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Clostridium difficile is the leading cause of hospital-acquired diarrhea and pseudomembranous colitis worldwide. The organism produces two homologous toxins, TcdA and TcdB, which enter and disrupt host cell function by glucosylating and thereby inactivating key signalling molecules within the host. As a toxin-mediated disease, there has been a significant interest in identifying small molecule inhibitors of the toxins' glucosyltransferase activities. This study was initiated as part of an effort to identify the mode of inhibition for a small molecule inhibitor of glucosyltransferase activity called apigenin. In the course of trying to get co-crystals with this inhibitor, we determined five different structures of the TcdA and TcdB glucosyltransferase domains and made use of a non-hydrolyzable UDP-glucose substrate. While we were able to visualize apigenin bound in one of our structures, the site was a crystal packing interface and not likely to explain the mode of inhibition. Nevertheless, the structure allowed us to capture an apo-state (one without the sugar nucleotide substrate) of the TcdB glycosyltransferase domain that had not been previously observed. Comparison of this structure with structures obtained in the presence of a non-hydrolyzable UDP-glucose analogue have allowed us to document multiple conformations of a C-terminal loop important for catalysis. We present our analysis of these five new structures with the hope that it will advance inhibitor design efforts for this important class of biological toxins.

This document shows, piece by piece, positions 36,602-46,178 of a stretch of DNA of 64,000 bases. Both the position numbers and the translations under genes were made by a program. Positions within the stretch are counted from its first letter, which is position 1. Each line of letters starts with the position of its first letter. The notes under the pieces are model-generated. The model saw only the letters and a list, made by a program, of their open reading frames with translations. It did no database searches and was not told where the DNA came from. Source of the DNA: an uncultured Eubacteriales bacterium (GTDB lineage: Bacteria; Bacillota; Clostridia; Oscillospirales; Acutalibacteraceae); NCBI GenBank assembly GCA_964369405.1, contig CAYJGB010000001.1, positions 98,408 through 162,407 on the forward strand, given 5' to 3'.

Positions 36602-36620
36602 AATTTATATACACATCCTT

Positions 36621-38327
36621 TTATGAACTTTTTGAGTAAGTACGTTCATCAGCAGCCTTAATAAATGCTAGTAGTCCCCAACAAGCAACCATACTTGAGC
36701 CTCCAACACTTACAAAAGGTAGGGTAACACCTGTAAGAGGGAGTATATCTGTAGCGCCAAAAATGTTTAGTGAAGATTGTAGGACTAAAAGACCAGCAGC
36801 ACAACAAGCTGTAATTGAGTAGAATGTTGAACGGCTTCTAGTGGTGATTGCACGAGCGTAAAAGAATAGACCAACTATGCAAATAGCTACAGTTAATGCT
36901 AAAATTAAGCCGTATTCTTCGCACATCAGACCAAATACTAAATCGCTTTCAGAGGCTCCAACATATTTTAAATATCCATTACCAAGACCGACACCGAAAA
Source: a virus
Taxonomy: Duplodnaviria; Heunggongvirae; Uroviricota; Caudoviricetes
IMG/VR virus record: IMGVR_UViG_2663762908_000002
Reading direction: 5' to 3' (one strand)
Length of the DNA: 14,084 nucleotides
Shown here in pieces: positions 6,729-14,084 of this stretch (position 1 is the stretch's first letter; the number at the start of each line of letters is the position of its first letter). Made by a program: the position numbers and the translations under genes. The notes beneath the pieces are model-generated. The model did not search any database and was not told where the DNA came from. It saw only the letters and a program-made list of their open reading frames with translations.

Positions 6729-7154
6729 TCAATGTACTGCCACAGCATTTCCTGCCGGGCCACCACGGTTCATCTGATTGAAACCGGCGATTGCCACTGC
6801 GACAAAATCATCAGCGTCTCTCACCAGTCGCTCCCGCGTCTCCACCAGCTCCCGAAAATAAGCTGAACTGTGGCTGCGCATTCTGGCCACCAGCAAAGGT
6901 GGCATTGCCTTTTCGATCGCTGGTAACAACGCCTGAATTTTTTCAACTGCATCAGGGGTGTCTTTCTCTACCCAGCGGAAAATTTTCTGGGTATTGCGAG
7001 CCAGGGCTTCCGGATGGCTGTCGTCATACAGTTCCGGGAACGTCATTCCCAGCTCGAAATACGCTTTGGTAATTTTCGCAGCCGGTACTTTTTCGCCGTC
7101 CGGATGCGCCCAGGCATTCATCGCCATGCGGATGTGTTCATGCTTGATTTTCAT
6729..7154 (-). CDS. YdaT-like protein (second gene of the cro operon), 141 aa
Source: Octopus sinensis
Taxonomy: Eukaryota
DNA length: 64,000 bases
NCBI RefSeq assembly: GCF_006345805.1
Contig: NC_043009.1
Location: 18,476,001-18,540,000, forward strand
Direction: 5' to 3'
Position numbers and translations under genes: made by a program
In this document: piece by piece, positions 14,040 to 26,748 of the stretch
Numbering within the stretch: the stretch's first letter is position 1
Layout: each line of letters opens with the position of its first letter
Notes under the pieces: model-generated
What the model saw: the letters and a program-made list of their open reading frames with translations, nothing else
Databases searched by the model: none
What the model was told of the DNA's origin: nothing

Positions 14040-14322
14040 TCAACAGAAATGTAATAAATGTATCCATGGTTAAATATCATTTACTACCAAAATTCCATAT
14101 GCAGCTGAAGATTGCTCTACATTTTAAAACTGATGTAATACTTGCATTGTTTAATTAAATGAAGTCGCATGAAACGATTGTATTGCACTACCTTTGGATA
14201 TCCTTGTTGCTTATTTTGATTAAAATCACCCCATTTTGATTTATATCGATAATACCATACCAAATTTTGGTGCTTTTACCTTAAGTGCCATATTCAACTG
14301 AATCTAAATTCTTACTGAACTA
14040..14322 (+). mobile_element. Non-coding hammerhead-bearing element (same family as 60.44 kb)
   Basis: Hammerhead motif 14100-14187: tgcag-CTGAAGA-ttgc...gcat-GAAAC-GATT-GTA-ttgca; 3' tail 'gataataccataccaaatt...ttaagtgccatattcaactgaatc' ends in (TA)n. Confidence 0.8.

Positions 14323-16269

Published by Elsevier Inc.
The principle virulence factors in Clostridium difficile pathogenesis are TcdA and TcdB, homologous glucosyltransferases capable of inactivating small GTPases within the host cell. We present crystal structures of the TcdA glucosyltransferase domain in the presence and absence of the co-substrate UDP-glucose. Although the enzymatic core is similar to that of TcdB, the proposed GTPase-binding surface differs significantly. We show that TcdA is comparable with TcdB in its modification of Rho family substrates and that, unlike TcdB, TcdA is also capable of modifying Rap family GTPases both in vitro and in cells. The glucosyltransferase activities of both toxins are reduced in the context of the holotoxin but can be restored with autoproteolytic activation and glucosyltransferase domain release. These studies highlight the importance of cellular activation in determining the array of substrates available to the toxins once delivered into the cell.